• Sending mails requires a configured SMTP-server: SMTP_HOST, SMTP_USER, SMTP_PASS

You probably want to use some tool like direnv (available for most Linux distros) to automatically manage these variables. Just install a hook to direnv in the rc-file of your shell and restart the shell. Then you can create a .envrc file in the server folder that contains something along the lines of:

export GOOGLE_CLIENT_ID=foo
export GOOGLE_CLIENT_SECRET=bar

Entering and leaving the folder will then automatically load and unload the mentioned environment variables.

Compiling and Running

Clone the sources from the git repository at BitBucket.

Running locally

Ensure you have the “main” dependencies installed (ruby and bundle for the Server, node and npm for the client).

  1. Compiling all variants of the client requires can be done by navigating to the client folder and executing the following steps.
  1. make install-deps will pull all further dependencies that are managed by the respective packet managers. If this fails check that your environment meets the requirements: Environment Dependencies.
  2. After that, the web application need to be compiled and packaged once: make client-compile for a fully optimized version or make client-compile-dev for a development version.
  3. The server requires the special “IDE Service” variant of the client to function correctly. It can be created via make cli-compile.
  1. Running the server requires the following steps in the server folder:
    1. make install-deps will pull all further dependencies that are managed by the respective packet managers. If this fails check that your environment meets the requirements: Environment Dependencies.
    2. Start a PostgreSQL-server that has a user who is allowed to create databases.
    3. Setup the database and fill the database (make reset-live-data). This will create all required tables and load some sample data.
    4. You may now run the server, to do this locally simply use make run-dev and it will spin up a local server instance listening on port 9292. You can alternatively run a production server using make run.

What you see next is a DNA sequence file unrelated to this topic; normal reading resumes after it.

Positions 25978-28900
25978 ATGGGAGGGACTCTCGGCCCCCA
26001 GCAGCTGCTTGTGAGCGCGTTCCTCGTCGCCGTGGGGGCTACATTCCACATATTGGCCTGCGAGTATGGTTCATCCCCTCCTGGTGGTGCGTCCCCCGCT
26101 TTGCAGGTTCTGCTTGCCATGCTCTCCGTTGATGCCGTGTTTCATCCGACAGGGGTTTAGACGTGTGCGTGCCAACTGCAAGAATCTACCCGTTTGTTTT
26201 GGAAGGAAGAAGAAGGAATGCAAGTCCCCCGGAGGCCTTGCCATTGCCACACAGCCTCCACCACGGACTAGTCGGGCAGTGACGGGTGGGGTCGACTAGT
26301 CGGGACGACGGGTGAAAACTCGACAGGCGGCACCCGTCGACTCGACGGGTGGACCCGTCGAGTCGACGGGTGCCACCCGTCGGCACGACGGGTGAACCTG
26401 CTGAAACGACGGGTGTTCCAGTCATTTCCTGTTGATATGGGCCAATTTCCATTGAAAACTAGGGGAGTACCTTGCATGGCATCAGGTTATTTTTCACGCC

5. If you require administrative rights, you can give the permissions via the Rails shell.

The setup above is helpful to get the whole project running once, but if you want do develop it any further you are better of with the following options:

  • Typical targets in the client folder:
    • Run NG_OPTS="--watch" make client-compile-dev in the client folder. The --watch option starts a filesystem watcher that rebuilds the client incrementally on any change, which drastically reduces subsequent compile times.
    • Run make client-test-watch to continously run the client testcases in the background.
  • Typical targets in the server folder:
    • Run make reset-live-data dev-make-guest-admin run-dev if you have pulled any seed data changes that need to be reflected. The dev-make-guest-admin target is optional, but very convenient during development.
    • Run make test-watch to continously run the server testcases in the background. This requires a running PostgreSQL database server.

Testing and code coverage

Calling make test in the client folder will run the tests once against a headless version of Google Chrome and Firefox.

  • make test-watch will run the tests continously after every change to the clients code.
  • The environment variable TEST_BROWSERS controls which browsers will run the test, multiple browsers may be specified using a , and spaces are not allowed. The following values should be valid:
    • Firefox and Chrome for the non-headless variants that open dedicated browser windows.
    • FirefoxHeadless and ChromeHeadless that run in the background without any visible window.

After running tests the folder coverage will contain a navigateable code coverage report:

_images/dev-coverage-client.png

Tests for the server are run in the same fashion: Call make test in the server folder to run them once, make test-watch run them continously. And again the folder coverage will contain a code coverage report: